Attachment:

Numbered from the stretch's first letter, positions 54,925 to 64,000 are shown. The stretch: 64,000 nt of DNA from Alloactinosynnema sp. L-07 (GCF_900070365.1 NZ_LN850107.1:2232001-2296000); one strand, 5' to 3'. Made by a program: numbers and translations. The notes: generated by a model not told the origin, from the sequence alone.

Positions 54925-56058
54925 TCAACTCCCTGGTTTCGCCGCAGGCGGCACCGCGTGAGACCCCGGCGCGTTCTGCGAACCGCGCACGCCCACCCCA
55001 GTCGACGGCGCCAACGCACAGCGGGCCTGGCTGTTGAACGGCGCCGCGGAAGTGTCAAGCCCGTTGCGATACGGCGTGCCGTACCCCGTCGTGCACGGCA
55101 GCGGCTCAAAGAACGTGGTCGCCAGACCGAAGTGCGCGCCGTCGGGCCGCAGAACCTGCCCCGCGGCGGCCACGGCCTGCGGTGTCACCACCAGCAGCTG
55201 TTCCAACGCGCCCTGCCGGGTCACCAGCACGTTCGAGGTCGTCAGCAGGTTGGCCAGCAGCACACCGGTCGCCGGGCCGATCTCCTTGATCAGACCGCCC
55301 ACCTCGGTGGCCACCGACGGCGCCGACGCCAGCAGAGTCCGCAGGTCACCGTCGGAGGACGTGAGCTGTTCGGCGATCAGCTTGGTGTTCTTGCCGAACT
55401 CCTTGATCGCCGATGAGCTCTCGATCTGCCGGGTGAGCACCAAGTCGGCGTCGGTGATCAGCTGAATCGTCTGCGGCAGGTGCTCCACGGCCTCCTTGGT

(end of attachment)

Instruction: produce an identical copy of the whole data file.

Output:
Numbered from the stretch's first letter, positions 54,925 to 64,000 are shown. The stretch: 64,000 nt of DNA from Alloactinosynnema sp. L-07 (GCF_900070365.1 NZ_LN850107.1:2232001-2296000); one strand, 5' to 3'. Made by a program: numbers and translations. The notes: generated by a model not told the origin, from the sequence alone.

Positions 54925-56058
54925 TCAACTCCCTGGTTTCGCCGCAGGCGGCACCGCGTGAGACCCCGGCGCGTTCTGCGAACCGCGCACGCCCACCCCA
55001 GTCGACGGCGCCAACGCACAGCGGGCCTGGCTGTTGAACGGCGCCGCGGAAGTGTCAAGCCCGTTGCGATACGGCGTGCCGTACCCCGTCGTGCACGGCA
55101 GCGGCTCAAAGAACGTGGTCGCCAGACCGAAGTGCGCGCCGTCGGGCCGCAGAACCTGCCCCGCGGCGGCCACGGCCTGCGGTGTCACCACCAGCAGCTG
55201 TTCCAACGCGCCCTGCCGGGTCACCAGCACGTTCGAGGTCGTCAGCAGGTTGGCCAGCAGCACACCGGTCGCCGGGCCGATCTCCTTGATCAGACCGCCC
55301 ACCTCGGTGGCCACCGACGGCGCCGACGCCAGCAGAGTCCGCAGGTCACCGTCGGAGGACGTGAGCTGTTCGGCGATCAGCTTGGTGTTCTTGCCGAACT
55401 CCTTGATCGCCGATGAGCTCTCGATCTGCCGGGTGAGCACCAAGTCGGCGTCGGTGATCAGCTGAATCGTCTGCGGCAGGTGCTCCACGGCCTCCTTGGT